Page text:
Gene therapy hope for Menkes Disease
Studies in GM mice have shown that a combination of gene therapy and copper injections could be effective in treating Menkes Disease, a lethal and progressive disease that mainly affects young boys.
Menkes Disease is caused by a defective copy of a gene called ATP7A. Babies with the defective gene are not able to process copper properly, leading to muscle weakness and poor development of the nervous system. Currently the only treatment is daily copper injections, which are not very effective. Affected infants usually die before they reach the age of 10.
Because the underlying cause of the disease is genetic, doctors hope that gene therapy may be used. In gene therapy, a harmless virus containing the normal gene is used to swap the faulty gene for a healthy one. Scientists used GM mice with a defective copy of ATP7A as a model of the disease in humans. Like humans, these mice usually die in infancy.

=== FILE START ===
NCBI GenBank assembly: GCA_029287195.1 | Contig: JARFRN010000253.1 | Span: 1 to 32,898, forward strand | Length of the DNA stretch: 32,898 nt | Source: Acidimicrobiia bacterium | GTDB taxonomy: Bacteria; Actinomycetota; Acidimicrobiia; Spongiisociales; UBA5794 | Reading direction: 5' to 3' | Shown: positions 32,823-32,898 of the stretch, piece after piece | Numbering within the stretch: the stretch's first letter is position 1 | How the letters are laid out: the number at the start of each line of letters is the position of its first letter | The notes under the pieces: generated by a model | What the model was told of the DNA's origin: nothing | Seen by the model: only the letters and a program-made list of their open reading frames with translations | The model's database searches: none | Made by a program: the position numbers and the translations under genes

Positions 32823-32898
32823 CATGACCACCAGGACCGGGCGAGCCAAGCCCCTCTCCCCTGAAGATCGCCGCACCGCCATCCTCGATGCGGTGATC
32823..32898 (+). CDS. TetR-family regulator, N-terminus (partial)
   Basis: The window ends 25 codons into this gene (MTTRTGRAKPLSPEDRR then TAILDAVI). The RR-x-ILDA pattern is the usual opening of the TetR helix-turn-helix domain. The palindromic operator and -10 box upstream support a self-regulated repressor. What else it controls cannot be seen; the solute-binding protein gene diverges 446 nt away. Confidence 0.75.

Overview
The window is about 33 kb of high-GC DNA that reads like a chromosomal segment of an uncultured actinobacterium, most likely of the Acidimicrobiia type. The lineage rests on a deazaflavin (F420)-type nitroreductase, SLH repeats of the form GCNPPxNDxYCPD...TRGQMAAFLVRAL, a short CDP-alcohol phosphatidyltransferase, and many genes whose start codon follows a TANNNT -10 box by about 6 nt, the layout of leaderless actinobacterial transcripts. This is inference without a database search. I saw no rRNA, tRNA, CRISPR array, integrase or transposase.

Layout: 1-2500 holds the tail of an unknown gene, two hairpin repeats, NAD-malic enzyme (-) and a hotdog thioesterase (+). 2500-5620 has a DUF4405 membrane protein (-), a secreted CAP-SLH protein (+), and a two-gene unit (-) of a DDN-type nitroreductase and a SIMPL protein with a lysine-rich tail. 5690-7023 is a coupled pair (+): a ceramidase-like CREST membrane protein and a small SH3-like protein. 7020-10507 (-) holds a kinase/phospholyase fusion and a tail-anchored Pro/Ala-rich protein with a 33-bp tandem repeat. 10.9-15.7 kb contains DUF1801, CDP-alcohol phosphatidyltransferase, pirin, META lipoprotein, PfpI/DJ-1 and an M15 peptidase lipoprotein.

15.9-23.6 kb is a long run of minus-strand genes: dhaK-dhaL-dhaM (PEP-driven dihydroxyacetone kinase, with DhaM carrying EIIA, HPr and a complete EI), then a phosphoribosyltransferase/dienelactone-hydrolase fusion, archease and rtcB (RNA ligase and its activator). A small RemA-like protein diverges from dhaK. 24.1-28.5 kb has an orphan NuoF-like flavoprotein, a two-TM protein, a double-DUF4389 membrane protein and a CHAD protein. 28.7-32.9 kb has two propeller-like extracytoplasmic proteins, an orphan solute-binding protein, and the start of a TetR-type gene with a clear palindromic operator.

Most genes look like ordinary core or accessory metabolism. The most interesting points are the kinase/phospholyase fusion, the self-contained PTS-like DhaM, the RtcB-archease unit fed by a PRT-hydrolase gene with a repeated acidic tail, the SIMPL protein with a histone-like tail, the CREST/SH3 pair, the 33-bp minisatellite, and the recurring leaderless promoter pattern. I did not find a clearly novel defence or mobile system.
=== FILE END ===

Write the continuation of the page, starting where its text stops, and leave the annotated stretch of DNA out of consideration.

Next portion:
The mice were treated with a virus containing a normal ATP7A gene injected directly into the brain, and also given copper injections. Mice given just gene therapy or copper injections died within three weeks. Mice given both treatments lived at least three times longer and one in five lived to 10 months (adulthood for mice).
The researchers found that the gene had become incorporated into the mouse genome in key cells required for brain development. Copper levels in the brains of mice receiving both treatments were found to be higher than the mice receiving just one treatment and damage to the nervous tissue was also reduced.